Saturday, May 5, 2007

1998 Rideau Syrah

Rideau Vineyards is one of my all-time favorite California wineries. Located in the heart of "Sideways" country (aka the Santa Ynez Valley) up the road from Kalyra, Rideau makes some absolutely spectacular Rhone-style wines. It was to the Rideau Vineyards cellar club that I bid the most tearful farewell when we moved from Santa Barbara to Maryland and thus fell under the jurisdiction of the Orwellian, asinine Montgomery County still profiting hand-over-fist from Prohibition-era liquor control laws.

But I digress.

Suffice it to say, their wine simply rocks. Most bottles are well outside my "everyday wines" price range, typically costing between $30-$50 a bottle. But if you're going to splurge, Rideau is the place to do it. Every single bottle of red I've ever tasted from them has been nothing short of stunning (a lot more stunning than my bottle photography skills - I clearly still have issues taking a decent pic at night!).

Since Rideau only sells their wines from the winery or via their website, my once hefty supply has been slowly dwindling since our California Exodus. With the consumption of this Syrah, I am down to but a single bottle - a 2000 Syrah/Mourvedre blend available only to Cellar Club members that the tasting room staff simply referred to as "liquid gold". It is *so* good in fact, they had a hard time holding my bottles for me at the winery for an extra month as I was unable to make it up there upon their release for pickup. Since the wine was completely sold out, they told me they were sorely tempted by my two bottles staring at them for a month, but they stoically resisted.

You're probably expecting tasting notes for this wine, but I didn't take any. I clearly love learning more about wine, trying new styles, finding new favorites, and telling people what I've discovered. But with wine this good, I just want to savor it. I want to turn off the analytical portion of my brain and just let the flavor sensations wash over me without applying any sensory filters. I don't want to think about it, I just want to experience it.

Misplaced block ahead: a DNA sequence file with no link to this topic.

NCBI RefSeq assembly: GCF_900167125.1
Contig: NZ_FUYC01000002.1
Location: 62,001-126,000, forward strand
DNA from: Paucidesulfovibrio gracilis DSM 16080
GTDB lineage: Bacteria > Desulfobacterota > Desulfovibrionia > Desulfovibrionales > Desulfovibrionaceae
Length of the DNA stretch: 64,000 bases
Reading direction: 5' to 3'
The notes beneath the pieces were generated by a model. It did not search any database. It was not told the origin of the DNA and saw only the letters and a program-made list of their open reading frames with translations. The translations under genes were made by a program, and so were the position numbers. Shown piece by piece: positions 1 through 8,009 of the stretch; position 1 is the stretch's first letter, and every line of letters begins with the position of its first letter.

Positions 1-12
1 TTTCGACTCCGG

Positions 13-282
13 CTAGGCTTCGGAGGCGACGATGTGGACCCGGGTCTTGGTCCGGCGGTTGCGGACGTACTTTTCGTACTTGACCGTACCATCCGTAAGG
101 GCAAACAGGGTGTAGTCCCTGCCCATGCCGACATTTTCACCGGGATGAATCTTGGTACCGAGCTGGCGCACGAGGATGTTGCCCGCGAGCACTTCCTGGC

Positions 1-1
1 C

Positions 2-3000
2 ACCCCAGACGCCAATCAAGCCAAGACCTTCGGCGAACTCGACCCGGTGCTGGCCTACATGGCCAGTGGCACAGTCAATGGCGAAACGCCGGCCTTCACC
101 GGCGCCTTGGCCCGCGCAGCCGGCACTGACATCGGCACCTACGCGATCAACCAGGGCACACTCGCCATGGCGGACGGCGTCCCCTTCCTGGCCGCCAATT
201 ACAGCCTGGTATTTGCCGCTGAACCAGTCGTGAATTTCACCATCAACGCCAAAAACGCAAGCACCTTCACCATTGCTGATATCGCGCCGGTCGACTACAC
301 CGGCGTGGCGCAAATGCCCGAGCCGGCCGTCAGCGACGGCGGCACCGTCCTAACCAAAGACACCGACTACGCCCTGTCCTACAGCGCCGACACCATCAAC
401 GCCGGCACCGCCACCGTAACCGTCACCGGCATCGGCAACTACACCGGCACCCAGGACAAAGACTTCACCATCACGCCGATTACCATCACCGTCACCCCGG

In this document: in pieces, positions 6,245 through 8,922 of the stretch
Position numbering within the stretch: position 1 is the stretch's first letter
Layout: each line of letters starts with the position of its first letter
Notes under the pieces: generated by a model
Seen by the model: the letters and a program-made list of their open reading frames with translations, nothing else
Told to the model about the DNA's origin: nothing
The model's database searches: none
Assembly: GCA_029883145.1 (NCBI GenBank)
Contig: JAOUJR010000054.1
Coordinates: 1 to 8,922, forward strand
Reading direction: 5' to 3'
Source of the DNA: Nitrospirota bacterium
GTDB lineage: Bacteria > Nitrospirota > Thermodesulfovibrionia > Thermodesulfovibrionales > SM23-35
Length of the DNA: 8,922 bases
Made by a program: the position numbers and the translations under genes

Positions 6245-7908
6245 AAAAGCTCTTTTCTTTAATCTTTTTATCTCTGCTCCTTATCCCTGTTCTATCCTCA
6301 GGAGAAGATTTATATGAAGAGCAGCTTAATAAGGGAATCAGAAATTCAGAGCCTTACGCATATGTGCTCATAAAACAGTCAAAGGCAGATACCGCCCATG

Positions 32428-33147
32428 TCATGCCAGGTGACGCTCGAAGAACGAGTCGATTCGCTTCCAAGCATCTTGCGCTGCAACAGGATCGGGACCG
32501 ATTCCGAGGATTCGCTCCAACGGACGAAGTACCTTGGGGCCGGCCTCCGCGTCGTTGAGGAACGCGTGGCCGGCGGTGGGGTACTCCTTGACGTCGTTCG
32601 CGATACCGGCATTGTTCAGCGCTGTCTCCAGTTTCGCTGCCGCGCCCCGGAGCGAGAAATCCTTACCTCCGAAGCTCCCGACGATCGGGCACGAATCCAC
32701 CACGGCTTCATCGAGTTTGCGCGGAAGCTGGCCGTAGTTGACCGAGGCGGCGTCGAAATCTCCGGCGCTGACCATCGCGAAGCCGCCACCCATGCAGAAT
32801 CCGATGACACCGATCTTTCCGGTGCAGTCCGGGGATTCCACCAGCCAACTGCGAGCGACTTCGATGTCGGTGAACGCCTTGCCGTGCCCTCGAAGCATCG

I think it is important to allow ourselves that luxury upon occasion, just like it is important to allow ourselves to enjoy beauty wherever we may find it during our regular routines. I just read an interesting article in the Washington Post about a musician playing his violin at a DC Metro station during rush hour. Metro stations have not traditionally allowed musicians to play in them, and hidden cameras were installed to record the reactions of commuters to the new addition. The thing is, this was no ordinary musician - this was Joshua Bell, a virtuoso violinist playing a 300-year old Stradivarius violin valued at over $3.5 million. The experiment was set up by the Washington Post to test public perception and priorities - "In a banal setting at an inconvenient time, would beauty transcend?"

The reaction? Of the 1,097 people who passed by during his 43-minute "performance", only 7 of them stopped for any length of time. Bell, used to playing sold-out concert halls where the "cheap seats" start off around $100, was almost completely ignored. I think this is a telling statement of American values. Obviously, context matters here - people were not expecting to hear beautiful music in a Metro station, so they weren't actively listening for it. But the fact that only 7 people even bothered to try really makes you question our cultural trajectory.

Most wine drinkers, I think, are hedonists to some degree. We find pleasure in the boundless variety of scents and tastes wrapped up in each bottle, obviously, but we also find as much or more pleasure in sharing that bottle amongst good company. We realize that our quest for good wine is actually only a part of a much larger quest for "the good life". Wine seems to grant us permission to slow down, relax, and let that right half of our brain run the show for a little while. This is something that is becoming increasingly more difficult to do, as evidenced by the Washington Post musician experiment.

So I say grab your significant other and/or friends, pull out one of those bottles you've been "saving for a special occasion", pop it open, and enjoy. I bet you'll find it was the perfect occasion, after all.

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